Fleets often use telematics to prevent theft and aid the recovery of stolen cars. However, even though telematics solutions used for that purpose are marketed as providing ‘real-time tracking’ of fleet vehicles’ movements, in reality, they usually read the car’s location sporadically, say one update every 15 mins. That means that you don’t need high-frequency data to protect your fleet’s vehicles. 

Track and trace

Monitoring the fleet vehicles’ whereabouts and movement requires more frequent but still manageable updates. For example, an update every 3-5 minutes, which is still within the low-frequency ranks, already allows you to see where your fleet is driving and whether the load will be delivered on time. 

Going for a more practical approach, every few minutes is ideal if you don’t need precision turn-by-turn information. This rate gives you a good sense of where your fleet of cars is and how long they stop for, without breaking the bank. For example, suppose a vehicle hasn’t moved for several pings. In that case, this may suggest a delay in loading or unloading, an extended break taken by the driver, or another issue worth investigating. An intermittent plan—where you can increase the sample rate on demand or under specific conditions of driving—is ideal for monitoring the vehicles in these situations. 

Driver coaching

You likely need higher frequency data to gain valuable data about driver behavior that will inform the content for personalized driver training and coaching. By pinging the car often, the analytics systems can detect and record the exact maneuvers of the driver, including harsh acceleration, aggressive driving, tailgating, and others. On the contrary, pinging a car every 3-5 minutes may be too rare to collect accurate data.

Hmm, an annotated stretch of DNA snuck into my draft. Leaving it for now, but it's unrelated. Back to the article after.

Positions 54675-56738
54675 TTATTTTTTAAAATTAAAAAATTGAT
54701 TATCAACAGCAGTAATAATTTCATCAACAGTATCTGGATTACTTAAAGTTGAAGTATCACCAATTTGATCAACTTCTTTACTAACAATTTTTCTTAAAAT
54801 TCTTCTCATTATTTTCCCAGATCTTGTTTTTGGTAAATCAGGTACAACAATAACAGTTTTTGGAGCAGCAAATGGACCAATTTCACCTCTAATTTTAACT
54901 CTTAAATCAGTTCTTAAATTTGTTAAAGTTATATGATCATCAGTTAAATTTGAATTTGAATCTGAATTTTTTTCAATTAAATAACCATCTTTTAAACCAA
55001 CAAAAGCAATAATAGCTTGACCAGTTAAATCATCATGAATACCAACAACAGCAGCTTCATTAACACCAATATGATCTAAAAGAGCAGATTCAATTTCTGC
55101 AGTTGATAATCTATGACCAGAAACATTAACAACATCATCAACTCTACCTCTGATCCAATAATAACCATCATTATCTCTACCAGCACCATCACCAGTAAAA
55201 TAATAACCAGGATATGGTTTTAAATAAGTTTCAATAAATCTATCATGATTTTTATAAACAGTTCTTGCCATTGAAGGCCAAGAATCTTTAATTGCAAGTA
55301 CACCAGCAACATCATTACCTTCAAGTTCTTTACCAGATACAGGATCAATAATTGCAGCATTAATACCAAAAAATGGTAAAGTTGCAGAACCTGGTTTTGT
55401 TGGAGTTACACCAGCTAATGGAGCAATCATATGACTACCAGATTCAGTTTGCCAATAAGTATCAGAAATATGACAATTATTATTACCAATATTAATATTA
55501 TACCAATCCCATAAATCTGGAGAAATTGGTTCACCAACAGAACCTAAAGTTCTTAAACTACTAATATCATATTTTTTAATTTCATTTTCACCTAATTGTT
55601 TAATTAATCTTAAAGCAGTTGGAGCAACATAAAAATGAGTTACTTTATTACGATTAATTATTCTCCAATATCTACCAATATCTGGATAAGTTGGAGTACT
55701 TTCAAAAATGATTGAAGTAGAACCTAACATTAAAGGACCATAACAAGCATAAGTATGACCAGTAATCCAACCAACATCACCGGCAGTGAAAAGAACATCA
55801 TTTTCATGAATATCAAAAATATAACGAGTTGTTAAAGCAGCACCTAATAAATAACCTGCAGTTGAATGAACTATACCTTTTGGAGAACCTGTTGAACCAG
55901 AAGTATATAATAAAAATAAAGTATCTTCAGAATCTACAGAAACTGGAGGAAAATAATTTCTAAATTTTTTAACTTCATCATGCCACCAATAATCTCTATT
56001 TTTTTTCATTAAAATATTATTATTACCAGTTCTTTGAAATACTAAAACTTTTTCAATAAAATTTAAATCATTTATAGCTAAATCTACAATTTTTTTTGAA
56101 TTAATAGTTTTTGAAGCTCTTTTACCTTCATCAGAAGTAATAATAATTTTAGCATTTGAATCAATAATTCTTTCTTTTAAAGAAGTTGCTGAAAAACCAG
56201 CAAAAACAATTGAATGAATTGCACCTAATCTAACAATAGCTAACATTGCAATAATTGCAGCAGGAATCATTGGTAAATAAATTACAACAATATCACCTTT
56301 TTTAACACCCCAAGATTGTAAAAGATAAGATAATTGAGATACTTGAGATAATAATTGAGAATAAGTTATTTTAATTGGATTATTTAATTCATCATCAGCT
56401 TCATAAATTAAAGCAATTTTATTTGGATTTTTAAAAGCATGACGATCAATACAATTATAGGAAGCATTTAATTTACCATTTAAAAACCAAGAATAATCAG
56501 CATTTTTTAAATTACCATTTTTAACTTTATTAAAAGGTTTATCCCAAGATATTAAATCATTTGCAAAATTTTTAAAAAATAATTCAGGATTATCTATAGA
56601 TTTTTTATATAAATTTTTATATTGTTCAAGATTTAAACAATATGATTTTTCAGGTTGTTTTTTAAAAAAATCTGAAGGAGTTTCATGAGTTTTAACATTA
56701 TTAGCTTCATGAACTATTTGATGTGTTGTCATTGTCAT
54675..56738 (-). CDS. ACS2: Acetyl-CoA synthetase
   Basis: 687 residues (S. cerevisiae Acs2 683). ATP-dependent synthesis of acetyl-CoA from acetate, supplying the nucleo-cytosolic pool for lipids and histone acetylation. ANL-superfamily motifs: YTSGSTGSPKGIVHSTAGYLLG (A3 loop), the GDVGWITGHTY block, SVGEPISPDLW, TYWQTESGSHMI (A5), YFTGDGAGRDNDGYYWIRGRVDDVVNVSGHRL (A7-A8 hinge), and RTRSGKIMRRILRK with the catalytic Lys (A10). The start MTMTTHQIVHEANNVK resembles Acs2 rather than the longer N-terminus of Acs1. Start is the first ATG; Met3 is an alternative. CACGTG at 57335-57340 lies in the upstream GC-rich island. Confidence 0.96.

However, it’s worth noting that some telematics devices work with variable data transmission, also known as curve algorithms. They have a smart mechanism only to transmit “relevant” location points where the driver is either taking a curve or changing speed, and they then relax the frequency when the driver is just driving straight at a more or less consistent speed. (Click here to get an example). 

How high sampling rate enables a precise analysis of the driver behavior and context of driving

At Motion-S, we correlate aspects of an individual driver’s behavior such as cornering, speeding, braking, complying, or resting with contextual information like road type, intersections and pedestrian crossings nearby, traffic jams, weather conditions, the occurrence of risk events, etc. This allows us to produce highly accurate scoring profiles of each trip and driver, allowing managers to optimize every aspect of their fleets.